You don’t need to coach your team on technology. Rather, coach them on communication, strategy, the business, personal performance, teamwork, dealing with conflict, and leadership.
I was blessed in my career to have leaders that were willing to invest their time to make me a better professional and a better person. I look back on these people with the deepest admiration and gratitude.
I often said that we observe others and often see what not to do. It’s a rare and precious experience to see someone who we actually want to mimic.
We, as leaders, owe it to our team members to do everything possible to help them. The number one job of an executive is to build a strong team. The number one job of the human being in the executive role is to make each person on that team stronger.
Coaching IT Professionals
Irv Citrenbaum was my director of software development when I was a young programmer. Through Irv, I learned how to set clear expectations for my teams and how to show appreciation for their efforts. He also taught me the importance of trusting the team members and knowing how to recover from mistakes.
Mike Cole was the most loyal executive I ever worked for. He backed our team every minute of every day. We knew he had our backs, and we were willing to march into any battle for him. As a result, we developed an amazing team that achieved more than anyone thought possible.
And John McLane, a consultant that helped our team for a couple of years, taught me about leadership, the “right” way to break the rules, and tenacity.
Note that none of these have anything to do with technology. These are skills that universities don’t necessarily teach computer science majors, like how dentists aren’t taught to run a business, even though that’s what most of them must do.
Some Do’s and Don’ts
Today, the CIO role is about vision and leadership, much more than technical prowess. Nobody should be expecting the CIO to coach IT on technical issues. Rather, the CIO should be coaching individuals and teams on communication, strategy, the business, personal performance, teamwork, dealing with conflict, and leadership.
As I’ve written and spoken about numerous times, IT “earns” the opportunity to transform businesses by developing trust, credibility, and respect. It is imperative that the entire IT organization understand the business, be aligned around a common IT vision, and that every team member be able to articulate the IT strategy.
Similarly, it is important for IT to execute with complete transparency. Measure continuous improvement and share it with the rest of the business. Track project progress and ROI, and share those across the business.
Also, coach people on their performance plans that should always be aligned with the IT strategy and metrics. Help them with the inevitable conflict resolution. Teach them how to deal with their customers, external and internal, and how to show empathy and always be professional.
Be sure that your team can speak to these items. It’s amazing how much trust, credibility, and respect emerge from water cooler conversations between IT staff and others across the business. But it only works when IT can communicate in terms that are meaningful to the business.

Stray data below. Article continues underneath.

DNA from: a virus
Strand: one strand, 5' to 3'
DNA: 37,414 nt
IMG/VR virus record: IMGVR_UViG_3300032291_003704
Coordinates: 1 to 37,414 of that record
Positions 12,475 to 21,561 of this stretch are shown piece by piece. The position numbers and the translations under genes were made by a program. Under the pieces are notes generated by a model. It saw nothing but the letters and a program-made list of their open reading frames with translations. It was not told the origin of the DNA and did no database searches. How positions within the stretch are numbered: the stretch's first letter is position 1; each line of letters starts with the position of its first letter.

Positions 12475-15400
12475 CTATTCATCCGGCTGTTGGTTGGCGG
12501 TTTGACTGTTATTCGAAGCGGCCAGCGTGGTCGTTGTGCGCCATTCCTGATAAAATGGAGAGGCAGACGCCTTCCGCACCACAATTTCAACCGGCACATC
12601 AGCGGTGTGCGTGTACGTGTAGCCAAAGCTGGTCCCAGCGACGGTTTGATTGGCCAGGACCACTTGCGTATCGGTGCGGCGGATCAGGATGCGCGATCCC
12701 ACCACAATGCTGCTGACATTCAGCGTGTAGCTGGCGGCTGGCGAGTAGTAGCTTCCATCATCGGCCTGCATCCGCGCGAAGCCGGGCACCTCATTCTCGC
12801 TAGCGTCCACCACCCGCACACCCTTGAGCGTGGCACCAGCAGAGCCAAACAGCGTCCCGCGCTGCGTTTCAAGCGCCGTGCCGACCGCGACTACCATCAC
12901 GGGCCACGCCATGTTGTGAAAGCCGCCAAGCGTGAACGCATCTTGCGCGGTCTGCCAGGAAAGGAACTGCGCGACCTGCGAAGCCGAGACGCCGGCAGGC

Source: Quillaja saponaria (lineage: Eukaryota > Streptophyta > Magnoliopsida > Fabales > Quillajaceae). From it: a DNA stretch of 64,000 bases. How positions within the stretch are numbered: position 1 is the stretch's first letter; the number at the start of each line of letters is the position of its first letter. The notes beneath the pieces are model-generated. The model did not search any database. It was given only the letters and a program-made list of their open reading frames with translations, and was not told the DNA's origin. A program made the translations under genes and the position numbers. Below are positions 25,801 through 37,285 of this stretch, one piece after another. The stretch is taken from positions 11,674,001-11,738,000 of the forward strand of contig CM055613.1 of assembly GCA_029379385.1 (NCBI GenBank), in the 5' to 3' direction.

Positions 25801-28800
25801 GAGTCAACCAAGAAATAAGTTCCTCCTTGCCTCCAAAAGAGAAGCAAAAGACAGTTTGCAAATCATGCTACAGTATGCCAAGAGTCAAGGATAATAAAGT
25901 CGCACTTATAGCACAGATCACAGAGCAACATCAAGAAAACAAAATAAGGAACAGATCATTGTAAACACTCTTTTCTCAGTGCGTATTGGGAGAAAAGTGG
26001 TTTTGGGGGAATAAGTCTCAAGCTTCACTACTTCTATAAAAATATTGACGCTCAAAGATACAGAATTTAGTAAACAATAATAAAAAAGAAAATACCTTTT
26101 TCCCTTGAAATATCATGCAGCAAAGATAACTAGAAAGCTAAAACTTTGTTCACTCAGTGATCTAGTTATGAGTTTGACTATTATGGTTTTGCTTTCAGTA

One of the most important and challenging roles of the CIO is to help each member of the IT team communicate topics that are critical to the business and to do so in language that everyone understands. These skills not only help IT, but they are crucial in the development of each individual team member. And isn’t that what leadership is all about? Remember, these are not about technology. This is coaching that the non-technical CIO should, and must, excel at.
I’ve often been asked what I’m most proud of in my career. I’m able to quickly answer that I’m most proud of the dozens of my former team members that have grown into C-level positions. These are incredibly talented people. But I’d like to think that I’ve given them some guidance and coaching along the way that helped propel their careers. Just like Irv, Mike, and John did for me. And that’s what I hope you do for your teams.
The final topic of the Leadership Guide for the Non-Technical CIO will be supporting the entire business with effective communication. Stay tuned for that article next week.
I’ve had the pleasure of speaking with many of our readers and encourage you to continue to reach out. Email Emily@WolffStrategy.com and she’ll be happy to schedule a call with me.
Larry Wolff is the founder & CEO of Wolff Strategy Partners, a boutique consulting firm specializing in Enterprise Strategy Management and Digital Transformation. Larry has served as CEO, COO, CIO, CTO, chief digital officer, and management consultant for public, private, international, and emerging growth companies. His specialties include corporate and IT strategic planning, technology led business transformation, business and IT turnarounds, merger integration and large-scale project rescues. His methodologies span industries and scale to companies of all sizes.
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